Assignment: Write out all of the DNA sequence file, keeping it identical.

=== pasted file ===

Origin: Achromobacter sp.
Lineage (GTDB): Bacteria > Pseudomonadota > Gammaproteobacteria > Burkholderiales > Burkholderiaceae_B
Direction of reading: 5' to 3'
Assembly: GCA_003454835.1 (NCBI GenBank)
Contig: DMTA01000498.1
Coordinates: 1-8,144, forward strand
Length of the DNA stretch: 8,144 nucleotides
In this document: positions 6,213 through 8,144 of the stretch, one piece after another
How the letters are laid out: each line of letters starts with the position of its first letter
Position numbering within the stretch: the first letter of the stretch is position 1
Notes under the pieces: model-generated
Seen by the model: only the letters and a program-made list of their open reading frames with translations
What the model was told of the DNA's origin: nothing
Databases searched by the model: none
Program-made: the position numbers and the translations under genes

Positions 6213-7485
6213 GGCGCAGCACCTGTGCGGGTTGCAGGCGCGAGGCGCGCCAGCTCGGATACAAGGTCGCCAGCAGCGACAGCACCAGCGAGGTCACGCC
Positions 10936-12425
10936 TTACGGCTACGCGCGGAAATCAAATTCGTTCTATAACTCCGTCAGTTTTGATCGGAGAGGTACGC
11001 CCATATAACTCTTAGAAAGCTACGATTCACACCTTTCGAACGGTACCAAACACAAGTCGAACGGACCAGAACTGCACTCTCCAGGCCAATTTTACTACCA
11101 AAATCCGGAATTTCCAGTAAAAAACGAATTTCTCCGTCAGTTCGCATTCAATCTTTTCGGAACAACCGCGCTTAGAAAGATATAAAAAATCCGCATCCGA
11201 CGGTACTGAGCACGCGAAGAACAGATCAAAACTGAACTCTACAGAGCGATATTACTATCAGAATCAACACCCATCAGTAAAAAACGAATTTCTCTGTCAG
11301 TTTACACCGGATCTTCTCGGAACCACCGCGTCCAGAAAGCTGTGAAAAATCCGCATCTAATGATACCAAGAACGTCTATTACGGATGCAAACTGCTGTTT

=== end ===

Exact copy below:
Origin: Achromobacter sp.
Lineage (GTDB): Bacteria > Pseudomonadota > Gammaproteobacteria > Burkholderiales > Burkholderiaceae_B
Direction of reading: 5' to 3'
Assembly: GCA_003454835.1 (NCBI GenBank)
Contig: DMTA01000498.1
Coordinates: 1-8,144, forward strand
Length of the DNA stretch: 8,144 nucleotides
In this document: positions 6,213 through 8,144 of the stretch, one piece after another
How the letters are laid out: each line of letters starts with the position of its first letter
Position numbering within the stretch: the first letter of the stretch is position 1
Notes under the pieces: model-generated
Seen by the model: only the letters and a program-made list of their open reading frames with translations
What the model was told of the DNA's origin: nothing
Databases searched by the model: none
Program-made: the position numbers and the translations under genes

Positions 6213-7485
6213 GGCGCAGCACCTGTGCGGGTTGCAGGCGCGAGGCGCGCCAGCTCGGATACAAGGTCGCCAGCAGCGACAGCACCAGCGAGGTCACGCC
Positions 10936-12425
10936 TTACGGCTACGCGCGGAAATCAAATTCGTTCTATAACTCCGTCAGTTTTGATCGGAGAGGTACGC
11001 CCATATAACTCTTAGAAAGCTACGATTCACACCTTTCGAACGGTACCAAACACAAGTCGAACGGACCAGAACTGCACTCTCCAGGCCAATTTTACTACCA
11101 AAATCCGGAATTTCCAGTAAAAAACGAATTTCTCCGTCAGTTCGCATTCAATCTTTTCGGAACAACCGCGCTTAGAAAGATATAAAAAATCCGCATCCGA
11201 CGGTACTGAGCACGCGAAGAACAGATCAAAACTGAACTCTACAGAGCGATATTACTATCAGAATCAACACCCATCAGTAAAAAACGAATTTCTCTGTCAG
11301 TTTACACCGGATCTTCTCGGAACCACCGCGTCCAGAAAGCTGTGAAAAATCCGCATCTAATGATACCAAGAACGTCTATTACGGATGCAAACTGCTGTTT